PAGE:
36 Comments

Home Hydrogen Generators - all i can say is "remember the Hindenberg"

bushman Jack
18th October, 2010 @ 08:28 pm PDT

And how much energy does it take to smelt that aluminium?

gadgetmind
19th October, 2010 @ 02:51 am PDT

Yeah petroleum is much much safer....! never been any accidents with that!

Andrew Gillies
19th October, 2010 @ 02:52 am PDT

The place this kind of system tends to run into trouble is can it be scaled up.

Many promising processes sound really good until scaling up starts costs going up logarithmically.

rdinning
19th October, 2010 @ 08:50 am PDT

ffs don't tell Dick Cheney

pATREUS
19th October, 2010 @ 08:53 am PDT

I wonder what injecting "functional water" into the combustion chamber of a warmed up gas turbine (1100 degrees C) would do? Split the water and produce an immediate burn? That would be impressive.

Muraculous
19th October, 2010 @ 08:55 am PDT

We used to do that as teenagers over 30 years ago. Just mix some lye and water in a soda bottle then dump some aluminum foil bits into it. We'd pop a balloon over the top and wait for it to fill the ballon. Then we'd tie a candle wick to it, light the end and let it float up in the air. When the flame reaches the balloon it blows up in a little fireball. Of course a harmless trick like that these days would no doubt get a person arrested as a terrorist making weapons of mass destruction.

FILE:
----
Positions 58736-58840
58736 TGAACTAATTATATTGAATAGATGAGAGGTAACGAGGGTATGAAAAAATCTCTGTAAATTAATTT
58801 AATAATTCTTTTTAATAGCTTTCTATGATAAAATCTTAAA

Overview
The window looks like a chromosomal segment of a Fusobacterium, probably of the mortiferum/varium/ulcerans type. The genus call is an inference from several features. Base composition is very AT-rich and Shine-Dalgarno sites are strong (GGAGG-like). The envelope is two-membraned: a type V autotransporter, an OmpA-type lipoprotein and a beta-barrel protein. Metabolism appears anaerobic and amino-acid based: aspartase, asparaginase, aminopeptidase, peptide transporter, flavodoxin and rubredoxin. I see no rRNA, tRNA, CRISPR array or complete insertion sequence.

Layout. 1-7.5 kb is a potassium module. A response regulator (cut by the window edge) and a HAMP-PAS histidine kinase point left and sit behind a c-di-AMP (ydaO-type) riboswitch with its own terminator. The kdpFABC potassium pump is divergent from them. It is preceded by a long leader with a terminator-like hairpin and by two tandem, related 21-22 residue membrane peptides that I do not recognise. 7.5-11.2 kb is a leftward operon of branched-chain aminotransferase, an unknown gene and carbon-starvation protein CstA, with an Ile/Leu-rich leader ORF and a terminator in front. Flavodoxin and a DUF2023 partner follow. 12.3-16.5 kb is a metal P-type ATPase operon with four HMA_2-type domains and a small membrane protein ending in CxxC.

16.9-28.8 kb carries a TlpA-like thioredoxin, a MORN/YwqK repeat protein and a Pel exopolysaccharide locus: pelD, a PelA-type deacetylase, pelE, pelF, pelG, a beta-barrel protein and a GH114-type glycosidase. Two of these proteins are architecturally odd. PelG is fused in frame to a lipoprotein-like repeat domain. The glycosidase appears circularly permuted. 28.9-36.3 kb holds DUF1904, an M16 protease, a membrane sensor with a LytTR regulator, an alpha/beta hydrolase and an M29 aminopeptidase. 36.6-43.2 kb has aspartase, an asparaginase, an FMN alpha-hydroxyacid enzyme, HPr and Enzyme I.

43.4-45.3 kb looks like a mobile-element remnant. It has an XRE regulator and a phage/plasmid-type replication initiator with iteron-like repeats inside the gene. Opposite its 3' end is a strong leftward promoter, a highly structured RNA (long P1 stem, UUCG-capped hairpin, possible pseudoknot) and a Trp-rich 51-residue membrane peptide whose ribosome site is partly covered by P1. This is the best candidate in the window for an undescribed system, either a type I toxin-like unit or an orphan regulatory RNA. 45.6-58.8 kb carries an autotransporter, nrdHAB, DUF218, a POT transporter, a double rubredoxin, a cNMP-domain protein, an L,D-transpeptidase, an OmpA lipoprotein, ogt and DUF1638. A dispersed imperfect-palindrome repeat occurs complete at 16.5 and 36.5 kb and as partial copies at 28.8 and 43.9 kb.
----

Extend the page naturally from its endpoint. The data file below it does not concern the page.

I have no doubt their "functional water" is made functional by merely adding lye to it.

kwillmon
19th October, 2010 @ 09:30 am PDT

Didn't the Hindenburg crash because the skin first caught on fire? Not because of the hydrogen? Check out some youtube videos of a hydrogen car fire. Looks much safer than a gasoline car fire.

Smelt aluminum... how about I rinse off the aluminum foil from my lunch and use that? Or chop up a soda can?

Very interested to see where this concept goes.

royale455@yahoo.com
19th October, 2010 @ 09:34 am PDT

I agree with"oldsurly".Let's see where this goes.Time will tell.

hwinters
19th October, 2010 @ 11:50 am PDT

hydrogen generation is one issue. An entirely different issue is hydrogen storage. Hydride tanks are the cost and technical halt. Density for vehicle use, hence the range, is far superior to battery on board and thus we should be happy about any quantum jump in the direction of ready to market.

waltinseattle
19th October, 2010 @ 12:10 pm PDT

@gadgetmind

I completely agree, extraction of bauxite and it's electrolysis into aluminium is extremely power hungry and the production of functional water. This isn't some magical break through, although it's going to aid, the laying of the foundations for hydrogen power being seen as a serious energy producing medium.

Neon
19th October, 2010 @ 12:16 pm PDT

Most of you who are concerned about the safety of hydrogen are misinformed. Hydrogen safety has been in development for decades now. There is a company called Texaco-Ovonics that developed hydrogen storage in solid form. This method allows a much safer and more compact form of storage.